SAN FRANCISCO — In 2009, the year before Wachovia Dealer Services officially became Wells Fargo Dealer Services, the finance source was listed as the No. 1 subprime auto lender by market share. It also held the largest share in the used-vehicle financing segment. Times have changed.
During the bank’s second-quarter earnings call on July 14, Wells Fargo executives reported auto originations of $4.5 billion. That’s down $2.5 billion from the first quarter and $4 billion from the year-ago quarter. The reason: tighter underwriting standards.
Wells Fargo Senior Executive Vice President and CFO John Shrewsberry.
“As we’ve discussed previously, we’ve tightened credit underwriting standards in auto, which has our origination volume down 17% from the first quarter (45% from a year ago),” said CFO John Shrewsberry, noting that the average FICO for auto loans originated during the period rose from 696 in the year-ago period to 719. “As we focus on improving execution and efficiency through increased standardization and centralization, we expect auto loans to continue to decline in the second half of this year.”
Reflecting this tightening was an $82 million decline in consumer credit losses, with net charge-offs down $41 million from the previous quarter. The improvement in overall consumer credit allowed the bank to releases $100 million in reserves for credit losses, officials said.
Additionally, the bank’s total outstanding loan balance declined 4% from the first quarter and 6% from a year ago to $58 billion. Loans 30 days past due increased by $225 million from a year ago on weaker market conditions.
As for the bank’s commercial portfolio, loans increased 7% from a year ago to $11.5 billion on higher dealer floorplan utilization.
In 2015, Wells Fargo reported record originations of $31 billion. A year later, the bank originated more loans than any other finance source, according to Experian Automotive. In the first quarter of this year, however, Wells Fargo Dealer Services fell to No. 4 on Experian’s market share list, with originations falling 29% on a year-over-year basis.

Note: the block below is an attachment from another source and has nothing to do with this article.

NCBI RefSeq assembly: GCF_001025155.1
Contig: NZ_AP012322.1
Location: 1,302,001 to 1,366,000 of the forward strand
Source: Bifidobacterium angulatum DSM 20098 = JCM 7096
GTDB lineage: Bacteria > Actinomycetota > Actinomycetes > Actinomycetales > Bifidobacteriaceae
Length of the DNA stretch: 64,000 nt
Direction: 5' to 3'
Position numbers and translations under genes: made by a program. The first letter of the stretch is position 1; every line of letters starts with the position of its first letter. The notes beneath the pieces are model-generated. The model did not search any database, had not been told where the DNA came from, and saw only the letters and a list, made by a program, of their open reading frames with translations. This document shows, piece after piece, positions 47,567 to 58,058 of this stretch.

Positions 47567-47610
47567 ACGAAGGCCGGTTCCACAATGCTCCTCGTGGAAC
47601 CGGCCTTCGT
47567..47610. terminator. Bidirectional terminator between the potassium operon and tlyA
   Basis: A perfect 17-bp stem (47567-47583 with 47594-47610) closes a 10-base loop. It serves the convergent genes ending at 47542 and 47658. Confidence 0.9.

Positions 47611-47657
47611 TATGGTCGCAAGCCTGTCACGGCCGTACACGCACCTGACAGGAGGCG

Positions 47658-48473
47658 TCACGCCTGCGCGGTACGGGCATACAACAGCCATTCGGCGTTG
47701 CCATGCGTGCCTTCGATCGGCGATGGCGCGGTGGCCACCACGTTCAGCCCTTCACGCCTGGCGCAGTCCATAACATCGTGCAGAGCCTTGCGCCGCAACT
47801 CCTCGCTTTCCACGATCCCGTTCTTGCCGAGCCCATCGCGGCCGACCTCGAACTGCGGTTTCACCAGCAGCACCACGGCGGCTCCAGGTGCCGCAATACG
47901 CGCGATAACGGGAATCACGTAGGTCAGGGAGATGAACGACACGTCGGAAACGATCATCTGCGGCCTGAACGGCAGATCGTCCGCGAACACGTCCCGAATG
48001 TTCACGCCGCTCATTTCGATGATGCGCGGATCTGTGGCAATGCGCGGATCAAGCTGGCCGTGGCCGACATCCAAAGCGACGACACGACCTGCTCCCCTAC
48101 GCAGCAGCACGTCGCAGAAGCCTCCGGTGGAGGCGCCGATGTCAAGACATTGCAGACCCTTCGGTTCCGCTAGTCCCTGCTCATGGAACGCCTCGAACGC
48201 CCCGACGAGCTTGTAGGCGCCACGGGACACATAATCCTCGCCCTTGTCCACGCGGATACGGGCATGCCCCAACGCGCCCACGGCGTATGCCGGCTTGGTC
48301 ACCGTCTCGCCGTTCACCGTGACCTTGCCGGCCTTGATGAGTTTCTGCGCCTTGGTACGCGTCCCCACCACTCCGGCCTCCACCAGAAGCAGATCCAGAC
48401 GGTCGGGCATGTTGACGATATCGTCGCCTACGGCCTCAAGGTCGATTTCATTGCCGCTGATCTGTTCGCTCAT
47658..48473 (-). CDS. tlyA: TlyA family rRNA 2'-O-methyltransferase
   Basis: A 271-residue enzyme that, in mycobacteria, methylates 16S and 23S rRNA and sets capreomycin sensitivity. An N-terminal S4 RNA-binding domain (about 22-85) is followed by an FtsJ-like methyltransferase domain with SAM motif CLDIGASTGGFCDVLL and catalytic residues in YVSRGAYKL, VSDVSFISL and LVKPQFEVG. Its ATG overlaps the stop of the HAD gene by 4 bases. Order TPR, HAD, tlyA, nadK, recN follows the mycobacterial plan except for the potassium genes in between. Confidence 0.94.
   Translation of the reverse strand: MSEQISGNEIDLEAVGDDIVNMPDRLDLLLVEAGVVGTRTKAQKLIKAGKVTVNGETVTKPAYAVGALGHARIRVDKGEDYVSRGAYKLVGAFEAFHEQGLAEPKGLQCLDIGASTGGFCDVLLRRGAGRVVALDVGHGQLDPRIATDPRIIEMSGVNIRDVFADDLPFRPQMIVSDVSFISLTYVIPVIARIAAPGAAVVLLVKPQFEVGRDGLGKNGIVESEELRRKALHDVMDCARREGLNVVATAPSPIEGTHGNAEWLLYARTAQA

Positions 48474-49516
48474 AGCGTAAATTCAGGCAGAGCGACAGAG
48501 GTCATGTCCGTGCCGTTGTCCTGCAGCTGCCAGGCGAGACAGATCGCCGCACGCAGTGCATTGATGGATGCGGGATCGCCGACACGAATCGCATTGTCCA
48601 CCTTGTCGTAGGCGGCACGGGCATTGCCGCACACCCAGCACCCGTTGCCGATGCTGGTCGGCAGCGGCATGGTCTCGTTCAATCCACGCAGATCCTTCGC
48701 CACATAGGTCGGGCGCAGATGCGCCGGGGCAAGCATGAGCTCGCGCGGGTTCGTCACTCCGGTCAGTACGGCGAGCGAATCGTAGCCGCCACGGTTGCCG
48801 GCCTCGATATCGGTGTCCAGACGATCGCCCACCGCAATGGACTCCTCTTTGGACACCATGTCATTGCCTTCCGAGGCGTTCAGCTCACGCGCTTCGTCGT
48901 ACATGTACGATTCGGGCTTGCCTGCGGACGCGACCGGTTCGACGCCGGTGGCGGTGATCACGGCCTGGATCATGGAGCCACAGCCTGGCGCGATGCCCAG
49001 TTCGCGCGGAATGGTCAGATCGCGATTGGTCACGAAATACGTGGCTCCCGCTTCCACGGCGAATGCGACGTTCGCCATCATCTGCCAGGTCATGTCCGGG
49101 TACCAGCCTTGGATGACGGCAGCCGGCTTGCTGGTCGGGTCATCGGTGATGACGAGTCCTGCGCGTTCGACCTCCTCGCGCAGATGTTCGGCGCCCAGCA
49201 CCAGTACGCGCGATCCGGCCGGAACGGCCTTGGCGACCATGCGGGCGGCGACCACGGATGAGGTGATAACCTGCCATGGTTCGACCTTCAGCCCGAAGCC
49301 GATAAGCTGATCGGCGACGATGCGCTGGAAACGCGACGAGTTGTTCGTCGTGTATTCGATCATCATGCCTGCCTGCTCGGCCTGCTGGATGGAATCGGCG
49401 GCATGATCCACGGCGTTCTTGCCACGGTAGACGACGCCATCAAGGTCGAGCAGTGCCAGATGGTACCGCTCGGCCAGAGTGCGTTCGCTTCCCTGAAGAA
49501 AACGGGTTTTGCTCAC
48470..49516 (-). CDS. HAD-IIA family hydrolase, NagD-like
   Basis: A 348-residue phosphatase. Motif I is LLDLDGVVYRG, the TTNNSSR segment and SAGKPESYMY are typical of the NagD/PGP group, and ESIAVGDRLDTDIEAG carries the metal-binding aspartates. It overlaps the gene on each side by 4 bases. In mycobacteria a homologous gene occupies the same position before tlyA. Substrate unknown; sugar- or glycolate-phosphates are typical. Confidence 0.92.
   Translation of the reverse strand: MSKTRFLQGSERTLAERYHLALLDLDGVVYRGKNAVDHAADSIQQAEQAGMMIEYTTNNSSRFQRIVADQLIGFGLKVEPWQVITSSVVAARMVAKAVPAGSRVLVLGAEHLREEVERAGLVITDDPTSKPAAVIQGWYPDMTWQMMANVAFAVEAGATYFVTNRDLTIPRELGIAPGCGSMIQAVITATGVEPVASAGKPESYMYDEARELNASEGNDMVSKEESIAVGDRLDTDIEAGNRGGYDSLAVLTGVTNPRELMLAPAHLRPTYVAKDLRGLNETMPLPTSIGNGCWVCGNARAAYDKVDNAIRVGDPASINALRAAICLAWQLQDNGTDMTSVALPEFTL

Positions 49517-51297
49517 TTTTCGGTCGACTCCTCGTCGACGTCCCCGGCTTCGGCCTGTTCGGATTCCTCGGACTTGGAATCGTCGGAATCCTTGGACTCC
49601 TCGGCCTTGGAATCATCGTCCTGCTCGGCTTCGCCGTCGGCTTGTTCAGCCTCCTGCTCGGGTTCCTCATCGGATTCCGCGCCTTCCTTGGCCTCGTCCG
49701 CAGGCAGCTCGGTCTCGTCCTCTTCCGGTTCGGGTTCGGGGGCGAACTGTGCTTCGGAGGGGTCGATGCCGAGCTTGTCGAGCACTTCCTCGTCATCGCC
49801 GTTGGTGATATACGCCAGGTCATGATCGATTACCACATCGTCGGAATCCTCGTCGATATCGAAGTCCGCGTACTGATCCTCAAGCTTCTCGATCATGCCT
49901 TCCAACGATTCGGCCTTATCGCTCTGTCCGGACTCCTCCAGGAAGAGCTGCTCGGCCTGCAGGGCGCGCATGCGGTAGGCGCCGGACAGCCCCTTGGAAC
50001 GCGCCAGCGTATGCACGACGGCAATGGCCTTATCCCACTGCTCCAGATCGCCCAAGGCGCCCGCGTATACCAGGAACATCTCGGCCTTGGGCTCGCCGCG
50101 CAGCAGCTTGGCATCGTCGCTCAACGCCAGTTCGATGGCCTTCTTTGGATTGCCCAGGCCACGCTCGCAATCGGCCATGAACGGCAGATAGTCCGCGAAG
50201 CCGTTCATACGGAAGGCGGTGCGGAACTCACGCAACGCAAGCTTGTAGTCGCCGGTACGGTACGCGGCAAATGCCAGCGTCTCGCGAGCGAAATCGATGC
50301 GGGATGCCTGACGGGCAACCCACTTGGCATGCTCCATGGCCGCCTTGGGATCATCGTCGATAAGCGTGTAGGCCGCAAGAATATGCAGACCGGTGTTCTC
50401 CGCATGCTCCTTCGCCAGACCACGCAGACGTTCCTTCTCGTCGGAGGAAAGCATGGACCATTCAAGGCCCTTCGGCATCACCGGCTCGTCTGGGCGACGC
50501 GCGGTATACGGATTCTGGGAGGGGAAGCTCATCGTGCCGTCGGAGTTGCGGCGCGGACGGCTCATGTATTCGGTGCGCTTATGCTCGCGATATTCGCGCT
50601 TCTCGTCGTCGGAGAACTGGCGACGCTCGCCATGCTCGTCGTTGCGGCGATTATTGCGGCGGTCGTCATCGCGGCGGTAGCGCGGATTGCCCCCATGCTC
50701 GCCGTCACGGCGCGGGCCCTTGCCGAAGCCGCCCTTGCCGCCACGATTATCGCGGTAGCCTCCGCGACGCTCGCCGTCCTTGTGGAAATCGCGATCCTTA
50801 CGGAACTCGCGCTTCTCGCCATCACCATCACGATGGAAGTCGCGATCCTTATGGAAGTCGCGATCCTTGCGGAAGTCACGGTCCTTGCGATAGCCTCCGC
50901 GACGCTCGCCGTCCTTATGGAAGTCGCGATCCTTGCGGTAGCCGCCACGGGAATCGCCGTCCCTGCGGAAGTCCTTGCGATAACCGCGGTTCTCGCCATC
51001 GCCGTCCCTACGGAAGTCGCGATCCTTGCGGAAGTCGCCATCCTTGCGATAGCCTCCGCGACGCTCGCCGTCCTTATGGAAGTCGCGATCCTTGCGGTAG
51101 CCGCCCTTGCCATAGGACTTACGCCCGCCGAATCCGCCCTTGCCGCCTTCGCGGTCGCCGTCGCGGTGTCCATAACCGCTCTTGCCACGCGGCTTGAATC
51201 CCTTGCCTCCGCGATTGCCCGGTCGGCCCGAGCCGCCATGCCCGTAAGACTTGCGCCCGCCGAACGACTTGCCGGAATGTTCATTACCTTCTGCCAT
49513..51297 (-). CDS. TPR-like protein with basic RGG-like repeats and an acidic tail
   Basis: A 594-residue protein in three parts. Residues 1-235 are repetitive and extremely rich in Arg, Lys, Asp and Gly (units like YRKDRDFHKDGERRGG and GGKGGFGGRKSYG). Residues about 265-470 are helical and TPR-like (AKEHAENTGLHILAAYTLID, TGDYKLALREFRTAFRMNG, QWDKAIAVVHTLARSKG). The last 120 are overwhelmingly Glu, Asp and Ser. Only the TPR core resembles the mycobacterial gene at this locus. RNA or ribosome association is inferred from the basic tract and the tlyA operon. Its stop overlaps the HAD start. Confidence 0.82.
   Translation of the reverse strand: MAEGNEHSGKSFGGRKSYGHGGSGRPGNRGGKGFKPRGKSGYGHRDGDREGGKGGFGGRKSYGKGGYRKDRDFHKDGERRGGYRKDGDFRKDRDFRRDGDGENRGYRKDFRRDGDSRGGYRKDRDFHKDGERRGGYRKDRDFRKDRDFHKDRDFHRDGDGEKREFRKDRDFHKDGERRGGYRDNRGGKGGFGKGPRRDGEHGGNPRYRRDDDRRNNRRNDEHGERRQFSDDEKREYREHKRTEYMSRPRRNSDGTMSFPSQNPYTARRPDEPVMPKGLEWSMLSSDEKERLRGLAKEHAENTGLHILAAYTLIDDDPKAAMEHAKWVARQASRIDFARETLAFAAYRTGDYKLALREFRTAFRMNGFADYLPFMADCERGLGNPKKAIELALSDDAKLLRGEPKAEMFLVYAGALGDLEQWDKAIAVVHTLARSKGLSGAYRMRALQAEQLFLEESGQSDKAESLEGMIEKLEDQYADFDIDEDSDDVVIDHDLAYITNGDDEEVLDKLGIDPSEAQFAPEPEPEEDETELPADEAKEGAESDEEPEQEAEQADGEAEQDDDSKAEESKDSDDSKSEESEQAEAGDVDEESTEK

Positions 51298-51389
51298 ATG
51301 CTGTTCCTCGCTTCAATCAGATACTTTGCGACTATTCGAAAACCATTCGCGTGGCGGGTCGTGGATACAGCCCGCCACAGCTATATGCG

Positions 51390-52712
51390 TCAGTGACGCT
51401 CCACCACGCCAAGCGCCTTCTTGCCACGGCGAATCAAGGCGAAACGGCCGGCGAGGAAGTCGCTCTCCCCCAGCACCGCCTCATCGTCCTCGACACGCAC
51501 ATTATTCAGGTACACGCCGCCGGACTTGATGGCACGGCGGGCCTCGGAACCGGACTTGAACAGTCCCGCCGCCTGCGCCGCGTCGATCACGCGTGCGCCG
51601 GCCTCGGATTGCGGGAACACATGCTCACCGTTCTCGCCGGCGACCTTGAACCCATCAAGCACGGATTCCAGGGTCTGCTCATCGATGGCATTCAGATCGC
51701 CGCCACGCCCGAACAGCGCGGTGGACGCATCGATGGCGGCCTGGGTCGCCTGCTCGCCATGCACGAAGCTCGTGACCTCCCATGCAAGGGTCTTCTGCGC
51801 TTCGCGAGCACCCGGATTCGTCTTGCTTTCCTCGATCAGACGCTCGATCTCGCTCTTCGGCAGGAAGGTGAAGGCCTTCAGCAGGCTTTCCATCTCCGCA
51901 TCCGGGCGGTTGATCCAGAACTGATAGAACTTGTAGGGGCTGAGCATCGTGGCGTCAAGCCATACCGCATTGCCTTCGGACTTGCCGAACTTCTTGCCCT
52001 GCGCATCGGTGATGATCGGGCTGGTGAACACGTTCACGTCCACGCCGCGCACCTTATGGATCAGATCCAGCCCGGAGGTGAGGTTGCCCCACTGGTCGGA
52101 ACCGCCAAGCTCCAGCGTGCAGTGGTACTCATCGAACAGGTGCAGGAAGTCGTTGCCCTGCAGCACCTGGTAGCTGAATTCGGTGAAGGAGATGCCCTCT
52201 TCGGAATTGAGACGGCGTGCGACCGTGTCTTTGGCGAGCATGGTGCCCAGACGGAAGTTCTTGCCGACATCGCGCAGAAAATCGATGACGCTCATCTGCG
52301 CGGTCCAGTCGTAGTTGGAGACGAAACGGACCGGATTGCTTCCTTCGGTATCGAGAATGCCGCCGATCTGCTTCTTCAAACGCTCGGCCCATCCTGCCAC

Dawn Martin Harp officially retired as head of Wells Fargo Dealer Services in April.
Several members of the executive team that led the transition from Wachovia Dealer Services to Wells Fargo Dealer Services in March 2010 have also left the company. Tom Wolfe, who headed up the business during its transition to Wells Fargo Dealer Services as president, was named vice president of the bank’s consumer credit solutions in 2012 before retiring in October 2014.
Wolfe’s successor as head of Wells Fargo Dealer Services, Dawn Martin Harp, retired this past April, and Bill Katafias, another Wachovia holdover who served as Wells Fargo Dealer Services’ national product retail credit executive, left the company this past February. In May, he joined Irvine, Calif.-based CRB Auto, a division of Mechanics Bank.
Bill Katafias, Wells Fargo's former national product retail credit executive, joined Irvine, Calif.-based CRB Auto in May.
Wells Fargo’s dealer services business unit is now led by 20-year company veteran Laura Schupbach, who was appointed to the post this past March. She officially assumed her new role in April. Shrewsberry mentioned Schupbach’s hiring during the bank’s recent earnings call, noting that consumer loan growth will continue to be impacted by the actions “we’re taking in our auto portfolio and expected runoff of legacy junior lien mortgage loans.”
Shrewsberry added that the bank is making “modest changes” to generate loan originations for its consumer loan segment, including offering interest-only jumbo mortgage loans to high-quality borrowers and testing credit card offerings through the company’s digital channels.
Wells Fargo President and CEO Timothy Sloan
When asked during last Friday’s earnings call how far the bank’s tightening on auto loans will go, Wells Fargo President and CEO Timothy Sloan responded, in part, “My bet is it will probably stabilize sometime in the first half of next year. I think during that entire time, it’s reasonable to assume that’s the quality of the underlying customer … measured by FICO score will continue to improve.
“I don’t know if it will continue to improve at the levels we’ve seen, but it will continue to be very strong,” he added. “And then my guess is that’s where the business will stabilize sometime in the first half of next year.”